Theresa May Sees Problems With Family Courts

Was Theresa May’s observation of the problems with Family Courts stymied by others, and that she really wants to help families, and most importantly the children, in a truly Gender Free environment.

 

Who stifled her beliefs?

 

Now as PM she can bring to bear her strong views as outlined in Bournemouth in October 2004. Unfortunately in Politics you have to be patient and there may be other forces at work to stop you attaining your reasonable goals.

 

We look forward to the changes she wants.

We now also hope that she will investigate the prejudice against help from Government for Men and Children as victims, being subjected to Domestic Violence and a genuine Gender Free application of the Coercive and Controlling Behaviour crime in the Serious Crimes Act 2015.

Theresa May

Tories Promise Family Court Shake-Up

  

By Helene Mullholland, in Bournemouth, 5th October 2004, The Guardian

The Tories pledged today to scrap the beleaguered family court service in a bid to ensure fathers and grandparents get better access to their children.

In a clear nod to the cause championed by activist group Fathers4Justice, the shadow spokeswoman for families, Theresa May, promised to axe the Children and Family Court Advisory Support Service (Cafcass).

In a separate move, she also pledged to replace the family court system with a new mediation service.

Ms May called the introduction of Cafcass under Labour "the biggest mistake in family policy", and said her party would seek to abolish it to end "the heartbroken stories" of parents denied fair access to their kids.

"It is a bureaucratic shambles, it is deeply unjust and it is letting families down," she said.

In a confused message she blamed Cafcass for decisions actually made by family courts. The role of Cafcass is to coordinate the work of guardians who support children involved in custody disputes.

The body has been beset with problems since the decision to abolish the self-employed status of guardians, which led to many leaving the service.

Ms May said that within the first month of a Tory government, a bill would be drawn up giving a "presumption of co-parenting and a right for both parents to be involved in bringing up their children where couples separate".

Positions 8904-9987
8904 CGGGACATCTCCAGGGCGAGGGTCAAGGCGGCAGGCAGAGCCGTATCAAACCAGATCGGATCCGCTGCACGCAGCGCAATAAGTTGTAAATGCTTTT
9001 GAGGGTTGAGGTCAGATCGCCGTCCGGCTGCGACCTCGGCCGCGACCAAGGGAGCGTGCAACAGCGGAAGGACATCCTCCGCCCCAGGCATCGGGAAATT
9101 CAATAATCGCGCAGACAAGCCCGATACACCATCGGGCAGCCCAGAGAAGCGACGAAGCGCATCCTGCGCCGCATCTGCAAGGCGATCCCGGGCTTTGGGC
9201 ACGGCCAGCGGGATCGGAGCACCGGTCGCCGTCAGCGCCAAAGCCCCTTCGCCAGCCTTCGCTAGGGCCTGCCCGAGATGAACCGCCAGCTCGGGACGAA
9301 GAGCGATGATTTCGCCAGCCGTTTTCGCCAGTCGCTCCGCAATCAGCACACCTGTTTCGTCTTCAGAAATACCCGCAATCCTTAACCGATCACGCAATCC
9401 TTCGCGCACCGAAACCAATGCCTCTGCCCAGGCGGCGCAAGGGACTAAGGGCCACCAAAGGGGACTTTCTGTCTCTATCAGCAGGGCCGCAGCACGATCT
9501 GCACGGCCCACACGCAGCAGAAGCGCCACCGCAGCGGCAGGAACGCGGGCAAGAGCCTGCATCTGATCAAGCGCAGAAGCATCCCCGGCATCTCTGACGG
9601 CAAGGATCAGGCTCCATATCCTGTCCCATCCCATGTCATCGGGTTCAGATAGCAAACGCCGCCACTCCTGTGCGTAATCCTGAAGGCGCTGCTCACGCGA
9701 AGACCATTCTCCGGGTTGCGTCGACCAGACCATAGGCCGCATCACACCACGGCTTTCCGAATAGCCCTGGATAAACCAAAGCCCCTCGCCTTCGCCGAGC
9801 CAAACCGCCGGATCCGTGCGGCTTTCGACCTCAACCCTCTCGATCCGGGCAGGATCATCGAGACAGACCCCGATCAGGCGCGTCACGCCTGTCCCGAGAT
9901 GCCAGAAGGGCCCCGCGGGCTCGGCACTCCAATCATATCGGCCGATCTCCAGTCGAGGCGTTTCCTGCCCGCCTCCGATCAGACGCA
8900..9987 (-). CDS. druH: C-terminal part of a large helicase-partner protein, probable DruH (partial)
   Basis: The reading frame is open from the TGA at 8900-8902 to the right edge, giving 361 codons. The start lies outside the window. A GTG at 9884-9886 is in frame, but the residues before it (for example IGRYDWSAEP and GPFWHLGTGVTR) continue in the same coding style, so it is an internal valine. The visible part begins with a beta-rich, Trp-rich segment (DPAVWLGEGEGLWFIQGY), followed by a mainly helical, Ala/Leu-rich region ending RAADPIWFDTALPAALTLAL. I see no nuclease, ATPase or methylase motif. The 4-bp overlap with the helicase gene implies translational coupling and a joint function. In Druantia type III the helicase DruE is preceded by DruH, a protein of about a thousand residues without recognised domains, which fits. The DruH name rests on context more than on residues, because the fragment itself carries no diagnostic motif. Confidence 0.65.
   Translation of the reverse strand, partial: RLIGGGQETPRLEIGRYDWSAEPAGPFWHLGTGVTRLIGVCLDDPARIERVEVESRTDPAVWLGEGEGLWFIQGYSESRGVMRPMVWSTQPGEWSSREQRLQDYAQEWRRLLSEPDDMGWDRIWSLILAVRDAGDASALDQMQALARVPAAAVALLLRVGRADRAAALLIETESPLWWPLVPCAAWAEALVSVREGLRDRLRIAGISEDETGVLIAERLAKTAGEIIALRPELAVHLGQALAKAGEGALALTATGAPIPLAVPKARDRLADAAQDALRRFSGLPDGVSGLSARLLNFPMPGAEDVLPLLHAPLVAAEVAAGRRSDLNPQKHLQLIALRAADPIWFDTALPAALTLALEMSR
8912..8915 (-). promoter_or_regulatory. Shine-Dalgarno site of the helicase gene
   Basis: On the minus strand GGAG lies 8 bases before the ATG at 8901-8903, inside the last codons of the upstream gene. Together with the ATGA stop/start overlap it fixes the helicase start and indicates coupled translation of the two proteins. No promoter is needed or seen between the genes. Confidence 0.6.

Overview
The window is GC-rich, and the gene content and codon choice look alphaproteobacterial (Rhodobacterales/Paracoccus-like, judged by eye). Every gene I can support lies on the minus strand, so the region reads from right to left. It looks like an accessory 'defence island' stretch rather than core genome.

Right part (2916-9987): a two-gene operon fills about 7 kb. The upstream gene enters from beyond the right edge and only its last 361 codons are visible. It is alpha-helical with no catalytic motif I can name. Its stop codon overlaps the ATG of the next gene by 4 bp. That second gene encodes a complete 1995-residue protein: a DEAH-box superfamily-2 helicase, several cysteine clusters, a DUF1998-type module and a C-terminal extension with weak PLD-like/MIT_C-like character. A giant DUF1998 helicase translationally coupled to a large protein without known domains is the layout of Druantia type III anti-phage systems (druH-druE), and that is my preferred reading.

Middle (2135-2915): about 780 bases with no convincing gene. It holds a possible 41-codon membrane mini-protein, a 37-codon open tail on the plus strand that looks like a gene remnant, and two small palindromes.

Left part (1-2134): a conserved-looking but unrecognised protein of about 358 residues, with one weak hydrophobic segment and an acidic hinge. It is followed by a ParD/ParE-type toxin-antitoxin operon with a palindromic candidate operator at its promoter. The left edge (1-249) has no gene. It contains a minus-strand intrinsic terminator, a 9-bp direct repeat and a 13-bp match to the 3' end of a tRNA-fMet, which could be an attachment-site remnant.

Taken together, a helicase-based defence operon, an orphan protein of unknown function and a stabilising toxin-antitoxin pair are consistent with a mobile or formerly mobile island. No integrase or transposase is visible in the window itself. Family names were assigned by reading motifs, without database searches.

"We will ensure that the law serves the best interest of the child - and children deserve to see both parents."

 

She added: "Courts should be the last resort, not the first. The aim will be to intervene early to make sure disputes don't have to go to court but are sorted out quickly in the best interests of the children."

In an apparent reference to situations involving domestic violence, Ms May added that "child safety will remain a priority".

She also struck an inclusive note for families, acknowledging unmarried and gay couples as families - while still asserting the Tory preference for marriage as "the best environment for bringing up children".

Tacitly conceding previous Tory failures to "properly" represent family in government, which is placed "under threat as never before", Ms May nevertheless failed to announce anything else directly targeting families or women.

On 17th October 2004, the Conservative Shadow Secretary of State for the Family, Theresa May, pledged to end the misery of the family courts

Unveiling a Strategy for Institutional Change

  

“We Conservatives recognise what the experts and common sense have always told us: that the best parent is both parents. It is time for a family court system that protects children and respects parents.

 

Children who go through divorce - 146,914 of them in 2001 - have already lost out. We must not add to their distress with a court system that means they forfeit one of their parents as well. Under the next government, there will not be another generation of parents without children, and children without parents. Everyone - including the lawyers - accepts the time for change is overdue.”

Theresa May underlined that the programme was a practicable reality in advanced discussion within the legal profession, child development experts and parenting groups. She said:

“Too many families have been torn apart by divorce and separation. Not just because the adults’ relationship has ended, although that is painful enough. But because the bond between parent and child, or grandparent and grandchild has been broken.

Our Country deserves a better system of family justice: one that is open, fair and accountable; that protects children and respects parents; but above all, that recognises that the best parent is both parents."

Institutional Change

Under the proposals, CAFCASS, the Children and Family Court Advisory and Support Service, will be abolished. Theresa May said:

“CAFCASS has been a disaster from Day One. Its officers write tens of thousands of trivial reports each year - on decent families caught up in divorce. CAFCASS breeds heartache and delay. CAFCASS clogs up the system.